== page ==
The Treasury Department is looking to test and adopt Robotic Process Automation (RPA) technologies to help enable its employees to do “higher-value” work, according to Treasury’s Acting Senior Procurement Executive Harrison Smith.
Smith said use of RPA tech would help Treasury workers, particularly those at the IRS, expedite accessing information and running reports, cut back on technical or lower-value duties, and increase meaningful work.
“It allows you to inform a subject matter expert – an individual who can then perform the analysis and take the deep dive into the complicated processes – as opposed to spending their time, frankly, waiting for a system to respond to them or to type a number into a website,” Smith said.
In light of the IRS Office of the Chief Procurement Officer’s declining personnel ranks over the years, Smith added that automating many IRS employee duties will help them do their work with less manpower and resources.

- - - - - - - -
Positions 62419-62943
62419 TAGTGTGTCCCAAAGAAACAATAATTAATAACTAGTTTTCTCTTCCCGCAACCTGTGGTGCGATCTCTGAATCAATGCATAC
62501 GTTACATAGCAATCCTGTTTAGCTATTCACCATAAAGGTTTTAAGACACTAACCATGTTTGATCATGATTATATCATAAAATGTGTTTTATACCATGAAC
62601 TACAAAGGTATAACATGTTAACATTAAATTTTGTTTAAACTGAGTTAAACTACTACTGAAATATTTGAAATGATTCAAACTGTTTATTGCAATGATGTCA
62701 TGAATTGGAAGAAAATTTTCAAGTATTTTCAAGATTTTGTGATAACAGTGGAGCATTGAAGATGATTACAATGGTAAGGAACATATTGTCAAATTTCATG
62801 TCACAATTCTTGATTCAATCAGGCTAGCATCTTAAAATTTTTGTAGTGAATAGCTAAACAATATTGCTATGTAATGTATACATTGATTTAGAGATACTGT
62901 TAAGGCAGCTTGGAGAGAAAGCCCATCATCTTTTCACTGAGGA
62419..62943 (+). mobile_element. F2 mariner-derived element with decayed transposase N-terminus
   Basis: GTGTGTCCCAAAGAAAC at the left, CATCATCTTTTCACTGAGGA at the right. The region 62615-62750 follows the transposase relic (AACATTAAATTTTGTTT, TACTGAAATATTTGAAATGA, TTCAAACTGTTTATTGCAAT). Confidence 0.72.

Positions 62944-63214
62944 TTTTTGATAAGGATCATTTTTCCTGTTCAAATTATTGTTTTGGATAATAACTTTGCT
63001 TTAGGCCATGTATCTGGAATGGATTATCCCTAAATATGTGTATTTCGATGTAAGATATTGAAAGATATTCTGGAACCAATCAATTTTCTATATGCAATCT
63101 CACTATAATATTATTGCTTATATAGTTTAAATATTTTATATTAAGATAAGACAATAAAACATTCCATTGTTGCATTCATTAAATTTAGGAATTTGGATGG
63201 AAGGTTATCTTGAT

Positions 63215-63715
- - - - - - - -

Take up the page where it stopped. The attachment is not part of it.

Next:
“We had 500 people about eight years ago, and now we have 300,” Smith said about the office. “Pretending that you can do the same work, using the same methods, with the same diminishing resources – it’s just not going to work that way.”
Smith hopes that with the successful adoption of RPA, employees will be able to better engage with customers and industry partners.
“We can’t do that if we’re spending all of our time typing in numbers into a public-facing website,” he added.